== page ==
As the rise of nationalist populism continues to define the political debate in Europe, France’s Emmanuel Macron has tried to steal a march on the far right by making immigration his new policy priority. But it’s far from clear his tactic of concessions will achieve the goal of defending centrist politics.
ICWA fellow and journalist Karina Piser has been observing the debate from her base in Paris. She spoke on December 5, 2019 at the Alliance Française in Washington about French identity politics. Karina reported about her two-year ICWA fellowship in France (2017-19) exploring government initiatives to promote the state policy of secularism and the place of Islam in society in the aftermath of the 2015 and 2016 terrorist attacks.
Before her fellowship, Karina was an editor at World Politics Review. She holds a master’s degree from Sciences Po Paris, and writes for The Washington Post, The Atlantic and other publications.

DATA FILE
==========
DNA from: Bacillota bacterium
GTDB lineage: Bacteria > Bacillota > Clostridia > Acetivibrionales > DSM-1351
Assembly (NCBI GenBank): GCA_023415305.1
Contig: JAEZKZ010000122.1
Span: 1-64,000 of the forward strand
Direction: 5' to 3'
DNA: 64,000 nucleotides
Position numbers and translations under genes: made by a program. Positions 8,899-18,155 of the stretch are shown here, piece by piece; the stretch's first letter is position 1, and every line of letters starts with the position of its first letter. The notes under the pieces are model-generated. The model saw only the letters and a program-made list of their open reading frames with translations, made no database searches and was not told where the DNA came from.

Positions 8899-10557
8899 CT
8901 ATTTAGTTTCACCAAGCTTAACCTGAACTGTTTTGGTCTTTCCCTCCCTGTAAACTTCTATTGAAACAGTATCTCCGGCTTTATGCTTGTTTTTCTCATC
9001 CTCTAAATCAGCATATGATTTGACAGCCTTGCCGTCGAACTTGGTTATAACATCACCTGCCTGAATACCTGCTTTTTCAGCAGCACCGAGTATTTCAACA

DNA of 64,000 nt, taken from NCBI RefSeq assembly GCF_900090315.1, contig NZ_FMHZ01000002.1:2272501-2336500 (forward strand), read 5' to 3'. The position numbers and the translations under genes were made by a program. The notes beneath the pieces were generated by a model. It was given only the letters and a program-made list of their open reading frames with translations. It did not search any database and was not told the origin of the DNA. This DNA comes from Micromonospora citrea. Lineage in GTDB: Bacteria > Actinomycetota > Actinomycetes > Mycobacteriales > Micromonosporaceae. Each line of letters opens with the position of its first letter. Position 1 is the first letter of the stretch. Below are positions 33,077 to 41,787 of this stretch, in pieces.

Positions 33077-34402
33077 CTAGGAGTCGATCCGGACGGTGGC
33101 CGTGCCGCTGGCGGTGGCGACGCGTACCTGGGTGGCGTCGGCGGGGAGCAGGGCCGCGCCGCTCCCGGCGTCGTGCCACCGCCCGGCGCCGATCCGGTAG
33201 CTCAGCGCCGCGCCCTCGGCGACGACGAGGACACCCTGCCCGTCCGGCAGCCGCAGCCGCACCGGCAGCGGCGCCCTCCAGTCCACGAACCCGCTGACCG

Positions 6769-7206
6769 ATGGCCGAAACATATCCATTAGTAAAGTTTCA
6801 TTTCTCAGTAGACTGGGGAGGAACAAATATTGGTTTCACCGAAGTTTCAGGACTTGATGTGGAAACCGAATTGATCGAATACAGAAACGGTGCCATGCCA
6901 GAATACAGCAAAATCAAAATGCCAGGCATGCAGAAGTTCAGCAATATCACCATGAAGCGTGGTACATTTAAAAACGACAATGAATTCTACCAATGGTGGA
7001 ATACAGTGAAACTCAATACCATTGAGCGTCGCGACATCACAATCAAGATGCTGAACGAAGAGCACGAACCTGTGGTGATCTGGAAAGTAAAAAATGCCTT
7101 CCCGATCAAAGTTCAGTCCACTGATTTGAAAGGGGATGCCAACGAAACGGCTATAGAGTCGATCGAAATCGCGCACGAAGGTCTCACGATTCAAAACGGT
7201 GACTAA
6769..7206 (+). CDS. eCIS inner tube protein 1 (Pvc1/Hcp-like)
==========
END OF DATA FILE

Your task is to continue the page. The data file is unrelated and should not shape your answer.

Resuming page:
Following her talk, Karina joined a panel discussion on migration and identity politics with former ICWA fellows Malia Politzer (Spain, 2013-2015) and Jean-Benoit Nadeau (France, 1998-2000), moderated by ICWA trustee Pascal Saura.
Malia Politzer is an investigative and freelance journalist based in Spain. She was an ICWA fellow in Spain from 2013-2015. She has been published in HuffPost Highline, Foreign Policy, The Wall Street Journal, The New York Times and Longreads.
Jean-Benoit Nadeau is a freelance journalist and bestselling author of books on language and culture, including Sixty Million Frenchmen Can’t Be Wrong, which came out of his ICWA fellowship in France in 1998-2000. He has been published widely in Canada’s national magazines in French and English, as well as The New York Times, USA Today and more.
Pascal Saura is a senior knowledge and learning officer at The World Bank and a former cultural and education adviser with the Embassy of France in the United States.